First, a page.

I think I’m back

Wow, it’s been ages since I disappeared off-line. Nearly a month! And no, I’ve not been without a laptop that entire time but it has taken some time to get things up and working again. Not that we’re there entirely yet either. 😦 Continue reading

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Some photos from the last week or so

I finally found my iPhone cable so I can download the photos which means I have a few to share. 🙂 Continue reading

The last week and a bit

The last week has been one of the most intense in a long time. It’s been a week of sadness, of joy, learning and sharing and most importantly, a week of family. Continue reading

Surprises, an early start and partly harvest home

The alarm went off at 5:30am. It does every morning now. I am beginning to relish more and more the peace and quiet to get stuff done or just sit and read emails uninterrupted or just research and read. It’s wonderful. When the alarm went off this morning I debated rolling over and going back to sleep. I’d not made it to bed until after 10:30pm (late for me now) and I’d spent the afternoon with a fairly severe headache so some extra sleep was a fairly viable option. I dozed off whilst I thought about it. I woke with a start ages later. 5:38am. I got up. 😀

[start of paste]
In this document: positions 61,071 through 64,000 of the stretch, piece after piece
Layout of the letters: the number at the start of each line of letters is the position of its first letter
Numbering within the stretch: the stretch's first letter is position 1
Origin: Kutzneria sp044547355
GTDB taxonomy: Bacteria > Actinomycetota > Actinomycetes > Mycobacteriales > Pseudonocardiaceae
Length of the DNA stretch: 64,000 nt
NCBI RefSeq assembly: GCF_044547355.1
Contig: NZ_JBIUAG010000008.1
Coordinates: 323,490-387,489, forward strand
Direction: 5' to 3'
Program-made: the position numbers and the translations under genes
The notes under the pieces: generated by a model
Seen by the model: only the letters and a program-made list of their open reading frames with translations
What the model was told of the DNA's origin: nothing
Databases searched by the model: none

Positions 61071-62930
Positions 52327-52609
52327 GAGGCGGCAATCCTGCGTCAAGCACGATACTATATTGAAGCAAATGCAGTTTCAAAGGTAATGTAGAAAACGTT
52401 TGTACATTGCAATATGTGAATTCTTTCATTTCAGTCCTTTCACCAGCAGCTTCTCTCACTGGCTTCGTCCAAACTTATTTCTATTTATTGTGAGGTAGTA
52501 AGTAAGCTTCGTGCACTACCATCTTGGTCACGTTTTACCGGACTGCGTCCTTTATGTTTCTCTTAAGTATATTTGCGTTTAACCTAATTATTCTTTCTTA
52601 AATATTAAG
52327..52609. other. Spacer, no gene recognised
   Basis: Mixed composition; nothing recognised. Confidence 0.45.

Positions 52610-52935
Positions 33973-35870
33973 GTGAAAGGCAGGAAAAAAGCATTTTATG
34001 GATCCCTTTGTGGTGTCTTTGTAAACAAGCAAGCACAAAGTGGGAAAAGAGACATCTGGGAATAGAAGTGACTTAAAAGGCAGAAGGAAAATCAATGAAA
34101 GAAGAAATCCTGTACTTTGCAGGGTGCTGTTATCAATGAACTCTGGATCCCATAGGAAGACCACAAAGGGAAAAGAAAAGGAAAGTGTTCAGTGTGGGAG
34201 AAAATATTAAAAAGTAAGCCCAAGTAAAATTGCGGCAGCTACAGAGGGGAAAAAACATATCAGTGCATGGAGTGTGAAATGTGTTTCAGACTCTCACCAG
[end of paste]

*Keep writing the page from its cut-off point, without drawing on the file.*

This morning I decided to get stuck into getting the last of the current harvest (which we’d bought through our local co-op direct from an organic farmer) safely away for the coming months. Corn is the word of the day in this case. Corn, sweet corn or cobs of corn littered my coffee table and I was over them. Yesterday afternoon had been spent shucking 60 or so cobs, then cutting off the kernels to pressure can them as they can’t be safely processed with water bathing. Sorry Fowlers Vacola. This was a job for the big guns.

Canning is a bit of a confusing term as far as understanding how to can at home. When we buy canned goods at the supermarket they come in a metal tin or can, completely sealed and requiring cutting open with a tin/can opener to access the food inside. Home canning is also done under high pressure, although likely not nearly as high as commercial canning but it’s done in glass jars. Ball Mason jars are the standard jars that most canners are designed to use, usually in pint or quart amounts although other sizes are available. They are a 3 part system with glass jar, lid seal and then the screw band for the jar. Sadly, the lid seals contain BPA or so my reading and research (and a friend who has also done reading and research) inform me. 😦 The seals are a one use only although there are other lid accessories out there like Tattler lids (made of plastic but BPA free). In Australia, with our Fowlers Vacola bottling system being the most common and readily available system it is indeed fortunate that the Fowlers Vacola bottles can also be used in pressure canning. 😀

So, back to the corn.